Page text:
In the first quarter of 2014, the bad weather in much of the United States seemed to hit the economy pretty hard and early estimates of the rate of growth of the economy for this period came in at a NEGATIVE 2.9 percent. (The year-over-year growth rate came in at around a POSITIVE 1.5 percent.)

Economist estimates for the year of 2014 were revised downwards during the second quarter…some were reduced to the 2.0 percent range.

Longer-term bond yields dropped reflecting the change in the expected strength of the economy.

In the second quarter, international events seemed to be gaining attention in the Ukraine, Syria, Israel, and other hot spots and international markets seemed to reflect a heightened concern about risk. Not only did longer-term yields in the United States drop, they also dropped in Germany, the other nation that seems to be attractive for money seeking "safety."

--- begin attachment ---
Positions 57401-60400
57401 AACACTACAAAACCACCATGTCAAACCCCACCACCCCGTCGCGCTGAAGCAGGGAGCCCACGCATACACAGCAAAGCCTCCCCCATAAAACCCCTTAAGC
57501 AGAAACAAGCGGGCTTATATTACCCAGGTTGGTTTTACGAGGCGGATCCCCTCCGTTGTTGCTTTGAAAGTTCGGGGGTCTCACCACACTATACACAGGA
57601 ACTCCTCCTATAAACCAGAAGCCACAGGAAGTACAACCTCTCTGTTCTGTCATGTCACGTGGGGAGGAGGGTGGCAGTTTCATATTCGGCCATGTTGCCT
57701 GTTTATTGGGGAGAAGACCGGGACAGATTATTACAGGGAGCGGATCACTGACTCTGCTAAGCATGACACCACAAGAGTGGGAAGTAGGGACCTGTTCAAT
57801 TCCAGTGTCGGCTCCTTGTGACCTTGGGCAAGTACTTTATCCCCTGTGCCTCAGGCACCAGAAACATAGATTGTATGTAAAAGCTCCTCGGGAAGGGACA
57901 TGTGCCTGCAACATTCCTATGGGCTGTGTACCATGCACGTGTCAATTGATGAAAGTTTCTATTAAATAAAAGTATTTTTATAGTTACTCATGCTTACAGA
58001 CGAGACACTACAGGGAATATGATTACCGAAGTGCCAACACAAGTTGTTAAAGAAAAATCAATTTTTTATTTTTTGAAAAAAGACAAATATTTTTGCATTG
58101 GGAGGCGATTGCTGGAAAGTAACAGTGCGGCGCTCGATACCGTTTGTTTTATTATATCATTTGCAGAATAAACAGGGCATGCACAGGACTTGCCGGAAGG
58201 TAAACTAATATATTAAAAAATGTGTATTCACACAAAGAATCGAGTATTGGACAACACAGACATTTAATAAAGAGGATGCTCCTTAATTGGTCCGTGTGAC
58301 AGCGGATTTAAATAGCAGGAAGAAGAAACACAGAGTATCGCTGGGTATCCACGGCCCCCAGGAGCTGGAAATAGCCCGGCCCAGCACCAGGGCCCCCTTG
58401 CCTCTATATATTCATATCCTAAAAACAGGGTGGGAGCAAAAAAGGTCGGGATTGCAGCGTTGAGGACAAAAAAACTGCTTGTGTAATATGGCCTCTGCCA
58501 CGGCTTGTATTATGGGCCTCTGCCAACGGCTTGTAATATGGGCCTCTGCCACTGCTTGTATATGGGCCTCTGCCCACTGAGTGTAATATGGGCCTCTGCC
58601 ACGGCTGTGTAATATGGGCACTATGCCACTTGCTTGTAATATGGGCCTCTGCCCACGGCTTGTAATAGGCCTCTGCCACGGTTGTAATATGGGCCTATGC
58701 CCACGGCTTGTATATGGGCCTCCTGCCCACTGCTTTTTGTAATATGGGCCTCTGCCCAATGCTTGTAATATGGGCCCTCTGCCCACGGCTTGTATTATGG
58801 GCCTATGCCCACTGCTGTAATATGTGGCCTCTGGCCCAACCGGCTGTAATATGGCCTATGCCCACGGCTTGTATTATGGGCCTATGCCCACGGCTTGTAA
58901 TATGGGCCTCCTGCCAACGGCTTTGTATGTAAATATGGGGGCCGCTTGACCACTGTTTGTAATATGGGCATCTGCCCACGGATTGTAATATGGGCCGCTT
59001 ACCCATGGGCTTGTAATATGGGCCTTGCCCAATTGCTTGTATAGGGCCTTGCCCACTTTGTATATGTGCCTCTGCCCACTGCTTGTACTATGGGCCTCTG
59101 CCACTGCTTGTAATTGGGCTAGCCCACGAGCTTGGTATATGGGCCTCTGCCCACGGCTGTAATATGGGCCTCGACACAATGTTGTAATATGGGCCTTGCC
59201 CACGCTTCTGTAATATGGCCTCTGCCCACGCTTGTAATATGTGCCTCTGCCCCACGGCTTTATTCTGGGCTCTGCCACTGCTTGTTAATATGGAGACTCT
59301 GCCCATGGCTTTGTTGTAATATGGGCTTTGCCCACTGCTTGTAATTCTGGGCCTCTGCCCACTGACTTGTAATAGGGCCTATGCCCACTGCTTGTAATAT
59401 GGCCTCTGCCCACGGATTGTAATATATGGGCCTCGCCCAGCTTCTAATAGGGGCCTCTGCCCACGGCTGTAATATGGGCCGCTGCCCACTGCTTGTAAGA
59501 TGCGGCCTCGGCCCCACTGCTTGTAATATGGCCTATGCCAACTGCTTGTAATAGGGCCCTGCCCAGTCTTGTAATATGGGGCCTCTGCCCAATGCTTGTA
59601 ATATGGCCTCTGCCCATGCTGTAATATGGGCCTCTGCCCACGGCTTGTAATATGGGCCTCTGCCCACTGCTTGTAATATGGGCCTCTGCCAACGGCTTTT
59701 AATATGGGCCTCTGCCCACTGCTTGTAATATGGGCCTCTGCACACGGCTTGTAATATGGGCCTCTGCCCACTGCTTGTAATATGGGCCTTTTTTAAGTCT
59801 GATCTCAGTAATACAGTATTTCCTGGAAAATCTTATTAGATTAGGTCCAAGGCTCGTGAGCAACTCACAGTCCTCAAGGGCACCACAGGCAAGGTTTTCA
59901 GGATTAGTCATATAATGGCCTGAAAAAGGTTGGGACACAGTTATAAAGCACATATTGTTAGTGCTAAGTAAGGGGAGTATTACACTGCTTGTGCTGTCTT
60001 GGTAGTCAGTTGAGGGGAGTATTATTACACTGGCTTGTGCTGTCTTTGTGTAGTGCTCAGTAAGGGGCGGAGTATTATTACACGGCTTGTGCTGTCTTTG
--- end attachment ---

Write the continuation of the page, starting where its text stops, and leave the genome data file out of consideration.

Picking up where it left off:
At the end of the first quarter, the yield on the 10-year German bund was just below 1.60 percent. On Friday, August 8, this security closed to yield 1.05 percent, a historic low.

The United States stock market continued to rise through the first part of the year. Some of us commented on the fact that the stock market appeared to be over-valued using measures like the Cyclically Adjusted Price-Earnings ratio, especially for an economy that was still not growing at a rate that indicated much exuberance.

The basic reason given for the behavior of the stock market was that it was foolish to bet against the Federal Reserve. The tapering of security purchases had just begun and it was not altogether clear that the Fed would continue along this path and bring closure to the latest version of quantitative easing. Investors in the stock market seemed to believe that going with the flow of the Fed was the best investment strategy possible for the time being.